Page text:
Friday, February 11
The 'other' girls
In this photo, the canine girls were loaded up in Scott's pickup a couple days ago and we were all headed out to feed and open water for the equine girls and their pasturemates. It cracks me up that Lucy uses the arm rest. I don't know what they're going to do when they're displaced from their backseat by children.
In the foreground here is April, one of my girls. At 18 years old this spring, she and I have had a good run of 16 years together.
It was about this time of year in 1995 - in fact, exactly a week before I turned 11 years old - that I went with my dad and another man to the eastern border of Georgia to take a look at her. That previous Christmas, a couple months before, our parents had told us they would buy each of the three of us kids our own horse, and in the months following we got to help pick them out and bring them home. Turns out, we brought April home that evening from Augusta, Ga. And just look where she ended up - all the way from Georgia to the middle of Wyoming.
Although she has her share of flaws and bad habits - probably some due to both of our young ages when we started out together - she has been a good, faithful horse and continues to keep on working even as she ages, and we've always gotten along well together. She's responded well to whatever new tasks I've asked of her, and her best quality is her jog trot. I've never ridden a smoother horse. She's had one horse colt, probably about eight years ago now, and has survived one nasty wire cut that's left an everlasting scar on her left front leg. She still tends to be accident-prone, mostly because she gets nervous and panics easily, especially on surfaces she thinks are slick. And don't even talk about ice. And the only gelding she likes at the Association is Scott's big black Deets.
After much debate last spring, because of her age, I turned her in with Bob's young stud colt and bred her for a second foal this spring. Looking at her that day when we were feeding, I thought it looked like she'd lost it, but now looking at this photo, maybe she is still bred. I think part of it was that the other bred mares are a few months ahead of her, so compared to them she doesn't look very big.
Jazz, pictured here on the right, is my other girl. While I brought April with me when I first moved to Wyoming, it wasn't until a couple summers later that Jazz moved west. The reason I took her on was that she was extremely bored without any other horse company on my parent's farmstead, and that led to to her tormenting the cows and calves. What's a horse to do? She was at the end of my dad's patience, and I'm glad I brought her out, because I use both of them frequently, and they're each good at different jobs so I can pick the most suitable horse for the day's work.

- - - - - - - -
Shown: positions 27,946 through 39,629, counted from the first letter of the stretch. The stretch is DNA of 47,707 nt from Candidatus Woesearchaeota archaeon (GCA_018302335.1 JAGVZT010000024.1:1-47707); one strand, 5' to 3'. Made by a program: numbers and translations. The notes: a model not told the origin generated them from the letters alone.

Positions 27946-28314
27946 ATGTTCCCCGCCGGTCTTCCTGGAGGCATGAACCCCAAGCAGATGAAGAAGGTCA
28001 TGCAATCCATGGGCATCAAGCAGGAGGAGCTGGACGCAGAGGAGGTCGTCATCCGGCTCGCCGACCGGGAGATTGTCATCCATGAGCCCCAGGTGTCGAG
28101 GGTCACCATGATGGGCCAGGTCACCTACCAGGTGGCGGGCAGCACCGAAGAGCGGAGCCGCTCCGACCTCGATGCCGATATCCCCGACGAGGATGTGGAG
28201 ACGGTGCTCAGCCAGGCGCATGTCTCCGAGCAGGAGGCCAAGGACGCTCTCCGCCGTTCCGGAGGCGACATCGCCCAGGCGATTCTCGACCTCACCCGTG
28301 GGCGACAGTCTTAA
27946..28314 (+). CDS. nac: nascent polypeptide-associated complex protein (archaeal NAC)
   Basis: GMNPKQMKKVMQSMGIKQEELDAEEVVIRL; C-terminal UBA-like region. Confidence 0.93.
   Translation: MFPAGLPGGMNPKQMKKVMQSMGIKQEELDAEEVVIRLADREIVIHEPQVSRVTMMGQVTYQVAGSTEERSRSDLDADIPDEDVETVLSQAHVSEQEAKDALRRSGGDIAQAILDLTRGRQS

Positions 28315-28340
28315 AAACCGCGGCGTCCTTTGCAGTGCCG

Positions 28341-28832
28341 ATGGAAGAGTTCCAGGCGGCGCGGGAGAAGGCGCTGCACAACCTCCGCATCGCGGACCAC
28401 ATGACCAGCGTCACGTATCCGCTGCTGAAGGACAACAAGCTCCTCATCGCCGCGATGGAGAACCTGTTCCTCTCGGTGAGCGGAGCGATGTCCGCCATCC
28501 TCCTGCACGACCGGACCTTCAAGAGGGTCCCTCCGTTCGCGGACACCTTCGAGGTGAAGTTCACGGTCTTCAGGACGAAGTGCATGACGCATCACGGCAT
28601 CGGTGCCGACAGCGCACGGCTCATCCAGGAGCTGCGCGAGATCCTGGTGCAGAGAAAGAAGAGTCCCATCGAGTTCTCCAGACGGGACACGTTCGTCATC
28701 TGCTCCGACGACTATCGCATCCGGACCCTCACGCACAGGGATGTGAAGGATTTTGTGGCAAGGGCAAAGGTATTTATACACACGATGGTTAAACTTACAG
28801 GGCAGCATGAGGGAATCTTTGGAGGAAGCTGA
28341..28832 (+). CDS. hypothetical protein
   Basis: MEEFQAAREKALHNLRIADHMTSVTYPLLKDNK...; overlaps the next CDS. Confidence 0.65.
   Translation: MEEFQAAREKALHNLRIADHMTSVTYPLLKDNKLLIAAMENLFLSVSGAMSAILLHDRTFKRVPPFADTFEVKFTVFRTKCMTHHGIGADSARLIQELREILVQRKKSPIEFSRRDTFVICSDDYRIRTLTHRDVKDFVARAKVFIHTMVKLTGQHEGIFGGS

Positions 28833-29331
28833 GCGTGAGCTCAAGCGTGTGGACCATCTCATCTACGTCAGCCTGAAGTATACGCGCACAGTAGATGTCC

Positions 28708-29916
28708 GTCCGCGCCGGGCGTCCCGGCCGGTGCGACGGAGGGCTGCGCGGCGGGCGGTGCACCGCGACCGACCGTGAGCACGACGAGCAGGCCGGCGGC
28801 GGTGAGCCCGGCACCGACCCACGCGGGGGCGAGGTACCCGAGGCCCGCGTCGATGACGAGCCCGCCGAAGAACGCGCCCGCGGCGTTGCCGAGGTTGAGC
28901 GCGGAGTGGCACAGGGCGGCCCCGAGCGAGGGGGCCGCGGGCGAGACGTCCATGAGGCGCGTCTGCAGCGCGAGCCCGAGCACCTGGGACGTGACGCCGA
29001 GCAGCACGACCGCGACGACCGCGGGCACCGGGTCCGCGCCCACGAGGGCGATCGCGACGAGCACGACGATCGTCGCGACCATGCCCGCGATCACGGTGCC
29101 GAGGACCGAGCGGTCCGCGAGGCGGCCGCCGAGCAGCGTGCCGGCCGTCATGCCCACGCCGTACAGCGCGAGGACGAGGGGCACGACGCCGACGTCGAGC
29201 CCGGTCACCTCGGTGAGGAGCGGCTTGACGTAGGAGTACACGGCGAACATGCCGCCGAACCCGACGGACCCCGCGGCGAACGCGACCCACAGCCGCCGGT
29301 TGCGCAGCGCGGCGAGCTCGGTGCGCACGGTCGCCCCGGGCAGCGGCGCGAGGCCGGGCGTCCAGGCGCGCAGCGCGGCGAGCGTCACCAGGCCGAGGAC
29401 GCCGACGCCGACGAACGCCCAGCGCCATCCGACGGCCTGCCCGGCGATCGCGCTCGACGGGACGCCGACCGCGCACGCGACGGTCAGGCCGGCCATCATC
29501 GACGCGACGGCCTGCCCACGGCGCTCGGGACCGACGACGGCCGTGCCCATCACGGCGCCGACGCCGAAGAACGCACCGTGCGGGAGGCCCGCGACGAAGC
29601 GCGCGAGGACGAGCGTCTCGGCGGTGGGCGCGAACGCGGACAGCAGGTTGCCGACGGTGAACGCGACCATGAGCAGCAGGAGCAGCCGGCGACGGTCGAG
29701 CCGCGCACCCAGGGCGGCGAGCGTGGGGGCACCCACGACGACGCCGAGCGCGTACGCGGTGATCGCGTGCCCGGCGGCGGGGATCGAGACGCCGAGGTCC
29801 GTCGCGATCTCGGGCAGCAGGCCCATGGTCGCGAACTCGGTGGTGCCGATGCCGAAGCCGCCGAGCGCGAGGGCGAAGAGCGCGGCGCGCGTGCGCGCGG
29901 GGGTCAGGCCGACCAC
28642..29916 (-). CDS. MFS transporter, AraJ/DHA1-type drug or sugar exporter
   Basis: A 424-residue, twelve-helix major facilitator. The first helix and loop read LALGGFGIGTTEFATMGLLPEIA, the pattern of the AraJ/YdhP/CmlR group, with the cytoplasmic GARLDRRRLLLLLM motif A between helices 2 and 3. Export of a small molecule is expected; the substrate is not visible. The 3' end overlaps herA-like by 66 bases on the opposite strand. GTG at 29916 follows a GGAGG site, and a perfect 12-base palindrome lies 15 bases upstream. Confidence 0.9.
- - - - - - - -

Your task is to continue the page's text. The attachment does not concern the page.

I've also had Jazz since she was very young. We purchased her and her mother together when Jazz was a yearling, and she was my project when I was around 15 years old... I always forget exactly what year we got them. Needless to say, the older I got, and the more horses I rode, the more I figured out about training and working with young horses, and Jazz benefited from that. She has always been very trainable - that's why I chose her for the job of pulling our four-seater buggy. She's smart, and catches on quickly to new things. She's the first horse I figured out how to teach to pick up leads on command, and she yields really well to leg pressure.
Although small, and not the smoothest horse around by any means, she's a hard worker, and has a big heart and will always respond to requests for effort. So does April, and that's one quality I really like about riding mares. I'd rather have too much horse than not enough.
So, both of my 'equine girls' have been with me for over a decade, and they're not going anywhere anytime soon, much to Scott's dismay, who wishes I would get geldings instead. :-) On that note, although I'm in favor of horse slaughter as a way to control the populations of unwanted, unusable horses in this country, I'm also all for keeping quality horses until they're a ripe old age. My mares owe me nothing, and they will die of natural causes, or when health and/or age conditions dictate that the kinder thing to do would be to end their pain and discomfort after a good, long life. I have always taken the best possible care of them, and I hope that I get to keep them around well into their 20s.
Posted by Christy